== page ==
Four Firkins specialty beer store launches fundraiser to open second location
photo courtesy of Four Firkins The crowds at the grand opening in 2011.
It's easy to get caught up in the excitement over the Northeast Brew District, the many new beers on the market, and the wonderful festivals across the state. However, the beer business isn't just taking off in taprooms and at festivals; the booming business is affecting all sectors, notably retail.
In 2011, the Four Firkins opened a craft beer specialty shop in St. Louis Park. The store focuses on providing detailed knowledge of the craft, superior customer service, and, of course, a larger range of tasty and smaller batch beers than most liquor stores about town.
The store recently announced plans to expand from its single storefront to upwards of five locations. They're currently on step one of that plan, raising funds for a second store in Woodbury, and to help them on their journey, they have started an Indiegogo crowd funding site. The Hot Dish talked with owner Jason Alvey about the expansion plans and the challenges they foresee in the market.
Kyle Zempel Four Firkins staff dressed for Halloween last year.
Hot Dish: You're planning more than just a second store; you've got a new business plan that will change the company significantly. Tell us more about that.
Jason Alvey: We have always liked the idea of having other store locations. There are three main reasons that multiple locations will help. One, with increased buying power we will be able to offer more competitive prices. Two, we have an amazing team and we want to keep them challenged and compensate them properly so they can grow with the business. Three, we will be able to increase our charitable efforts for the local communities that support us. The more beer we sell, the more we can help our neighborhoods.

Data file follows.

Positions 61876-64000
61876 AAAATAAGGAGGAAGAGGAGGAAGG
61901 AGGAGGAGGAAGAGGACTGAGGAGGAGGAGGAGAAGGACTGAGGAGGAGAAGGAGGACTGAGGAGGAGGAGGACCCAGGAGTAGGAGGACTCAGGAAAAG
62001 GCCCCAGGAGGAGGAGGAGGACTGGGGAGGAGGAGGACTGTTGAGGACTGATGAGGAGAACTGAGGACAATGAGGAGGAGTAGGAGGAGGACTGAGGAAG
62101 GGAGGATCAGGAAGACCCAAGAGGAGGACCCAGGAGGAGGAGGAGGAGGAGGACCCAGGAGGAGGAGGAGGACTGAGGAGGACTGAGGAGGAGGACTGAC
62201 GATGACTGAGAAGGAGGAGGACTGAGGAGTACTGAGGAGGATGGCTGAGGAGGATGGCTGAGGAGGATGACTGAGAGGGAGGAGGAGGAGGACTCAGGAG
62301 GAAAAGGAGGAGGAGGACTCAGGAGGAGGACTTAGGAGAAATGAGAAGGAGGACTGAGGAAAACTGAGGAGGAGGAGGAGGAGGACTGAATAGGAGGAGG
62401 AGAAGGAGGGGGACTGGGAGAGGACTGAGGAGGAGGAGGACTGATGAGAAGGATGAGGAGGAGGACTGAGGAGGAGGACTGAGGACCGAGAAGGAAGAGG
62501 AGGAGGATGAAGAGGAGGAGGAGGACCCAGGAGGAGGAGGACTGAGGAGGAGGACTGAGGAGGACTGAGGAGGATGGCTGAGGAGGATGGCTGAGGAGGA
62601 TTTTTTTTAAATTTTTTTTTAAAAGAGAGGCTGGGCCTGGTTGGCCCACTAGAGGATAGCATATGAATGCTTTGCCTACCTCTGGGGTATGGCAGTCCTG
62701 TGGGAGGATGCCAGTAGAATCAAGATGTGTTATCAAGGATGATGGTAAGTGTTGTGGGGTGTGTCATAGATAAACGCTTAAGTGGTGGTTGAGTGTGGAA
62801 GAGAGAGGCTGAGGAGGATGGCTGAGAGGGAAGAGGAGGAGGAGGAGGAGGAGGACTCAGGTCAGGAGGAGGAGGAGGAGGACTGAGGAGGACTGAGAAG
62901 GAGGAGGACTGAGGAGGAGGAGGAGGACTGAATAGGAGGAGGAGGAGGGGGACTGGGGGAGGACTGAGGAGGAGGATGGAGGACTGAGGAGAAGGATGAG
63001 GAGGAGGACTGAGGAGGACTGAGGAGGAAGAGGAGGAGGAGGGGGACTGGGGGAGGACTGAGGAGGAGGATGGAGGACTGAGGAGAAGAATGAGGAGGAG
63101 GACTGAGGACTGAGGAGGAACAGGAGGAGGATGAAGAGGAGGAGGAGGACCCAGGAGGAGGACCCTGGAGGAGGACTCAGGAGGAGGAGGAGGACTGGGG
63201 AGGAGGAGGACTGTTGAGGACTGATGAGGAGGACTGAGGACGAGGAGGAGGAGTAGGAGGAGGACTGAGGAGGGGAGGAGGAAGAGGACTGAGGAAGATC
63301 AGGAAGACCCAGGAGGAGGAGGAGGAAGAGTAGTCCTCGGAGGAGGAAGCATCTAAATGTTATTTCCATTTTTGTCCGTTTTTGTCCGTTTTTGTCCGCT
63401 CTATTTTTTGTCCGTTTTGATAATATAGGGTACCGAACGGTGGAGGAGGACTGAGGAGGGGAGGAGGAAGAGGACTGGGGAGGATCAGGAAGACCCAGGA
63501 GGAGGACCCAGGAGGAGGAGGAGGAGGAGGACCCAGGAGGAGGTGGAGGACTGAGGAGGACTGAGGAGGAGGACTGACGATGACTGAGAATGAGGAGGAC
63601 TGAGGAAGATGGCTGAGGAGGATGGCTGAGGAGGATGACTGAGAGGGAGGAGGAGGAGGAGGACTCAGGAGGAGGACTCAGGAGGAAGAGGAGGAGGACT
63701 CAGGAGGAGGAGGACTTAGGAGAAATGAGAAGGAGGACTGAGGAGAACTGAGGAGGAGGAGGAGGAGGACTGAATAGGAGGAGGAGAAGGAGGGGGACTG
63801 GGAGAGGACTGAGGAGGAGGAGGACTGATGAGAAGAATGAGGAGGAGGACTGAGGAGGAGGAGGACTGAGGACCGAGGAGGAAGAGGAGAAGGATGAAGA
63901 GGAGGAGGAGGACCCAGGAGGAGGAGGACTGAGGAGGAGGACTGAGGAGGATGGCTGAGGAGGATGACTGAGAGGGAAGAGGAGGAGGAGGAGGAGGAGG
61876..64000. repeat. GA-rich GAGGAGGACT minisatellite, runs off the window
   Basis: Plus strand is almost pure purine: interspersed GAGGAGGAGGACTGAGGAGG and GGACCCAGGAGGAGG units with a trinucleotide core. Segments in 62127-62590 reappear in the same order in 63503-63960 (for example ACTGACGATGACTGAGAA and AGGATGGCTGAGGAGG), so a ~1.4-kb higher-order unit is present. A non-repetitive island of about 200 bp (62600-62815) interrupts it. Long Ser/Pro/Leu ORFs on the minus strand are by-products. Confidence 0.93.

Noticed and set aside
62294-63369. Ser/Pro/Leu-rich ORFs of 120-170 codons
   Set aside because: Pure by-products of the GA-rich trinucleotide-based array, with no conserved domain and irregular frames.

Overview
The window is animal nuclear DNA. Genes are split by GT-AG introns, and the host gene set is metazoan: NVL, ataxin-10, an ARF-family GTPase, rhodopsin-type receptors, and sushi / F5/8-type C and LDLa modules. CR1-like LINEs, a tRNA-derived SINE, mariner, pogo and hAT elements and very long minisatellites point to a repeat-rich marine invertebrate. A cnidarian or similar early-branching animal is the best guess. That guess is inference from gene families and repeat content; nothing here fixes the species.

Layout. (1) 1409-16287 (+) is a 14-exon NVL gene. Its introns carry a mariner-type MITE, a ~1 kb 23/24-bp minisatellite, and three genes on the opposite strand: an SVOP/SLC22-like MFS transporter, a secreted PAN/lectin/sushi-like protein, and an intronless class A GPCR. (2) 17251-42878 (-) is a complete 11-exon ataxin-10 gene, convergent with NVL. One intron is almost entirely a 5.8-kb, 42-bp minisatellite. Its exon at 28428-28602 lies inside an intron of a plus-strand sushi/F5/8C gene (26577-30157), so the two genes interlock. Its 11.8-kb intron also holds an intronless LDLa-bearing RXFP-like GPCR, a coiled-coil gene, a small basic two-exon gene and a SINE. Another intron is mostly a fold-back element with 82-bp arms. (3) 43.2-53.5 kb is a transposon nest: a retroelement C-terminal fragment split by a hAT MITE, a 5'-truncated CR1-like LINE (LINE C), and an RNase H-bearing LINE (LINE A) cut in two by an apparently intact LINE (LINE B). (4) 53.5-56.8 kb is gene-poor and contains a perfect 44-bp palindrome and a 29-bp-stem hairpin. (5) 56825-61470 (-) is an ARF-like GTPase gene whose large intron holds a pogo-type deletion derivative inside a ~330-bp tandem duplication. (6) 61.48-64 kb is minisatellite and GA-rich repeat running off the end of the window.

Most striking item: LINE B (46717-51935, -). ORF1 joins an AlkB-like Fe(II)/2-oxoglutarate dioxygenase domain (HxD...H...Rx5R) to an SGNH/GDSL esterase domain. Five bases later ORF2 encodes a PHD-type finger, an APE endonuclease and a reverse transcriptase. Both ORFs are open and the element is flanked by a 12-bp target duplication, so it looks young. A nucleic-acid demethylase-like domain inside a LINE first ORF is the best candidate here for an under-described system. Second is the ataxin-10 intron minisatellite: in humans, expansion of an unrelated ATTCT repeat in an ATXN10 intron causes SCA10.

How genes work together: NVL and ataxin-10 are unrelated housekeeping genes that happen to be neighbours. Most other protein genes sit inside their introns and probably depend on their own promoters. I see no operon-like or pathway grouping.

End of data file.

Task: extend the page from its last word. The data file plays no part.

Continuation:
HD: What is the primary threat that large companies present to Four Firkins? Is it in price or distribution?
The "walmartization" of liquor stores will not directly affect the Four Firkins. We offer a completely different experience and service and we plan to continue as usual. Large stores like this will be a major threat to other small stores who already compete on only the "discount" model. We figured out a long time ago that devaluing product was not the business model for us. We sell our products for a fair and competitive price and we offer education and customer service to go with it.
HD: Is the fact that the corporate liquor stores are getting more interested in craft beers a good thing for the industry in general?
Not necessarily. If large corporate stores are buying huge quantities of craft beer at a time they may experience product turnover issues. The beer may sit on the shelf so long that it will expire and go bad. Because we operate as a destination store our inventory turns on average 2.5 times per month. Our beer is always fresh! Stale, expired beer is already a huge problem in this industry. Large stores buying giant quantities to get a wholesale discount or just to soak up regional inventory is not going to help the situation. They need to know how to turn it over.
HD: What is your vision of the changing beer market in terms of your expansion, increased corporate competition, etc.?
We will see quite a lot of change over the next few years if these giant outstate big box stores open as many stores as they plan to. There is no doubt that many small liquor stores will sadly go out of business. But there are certainly a number of stores in the area other than The Four Firkins that are offering better shopping experiences through genuine customer service or "experience" and those stores will be just fine.
They better be ready for Sunday sales, though, because you can be sure these outstate liquor stores are going to push for that in a big way. Sunday is the second busiest shopping day of the week and with people so busy I understand and support their desire for the convenience of Sunday alcohol sales. I predict we'll see that law repealed very soon.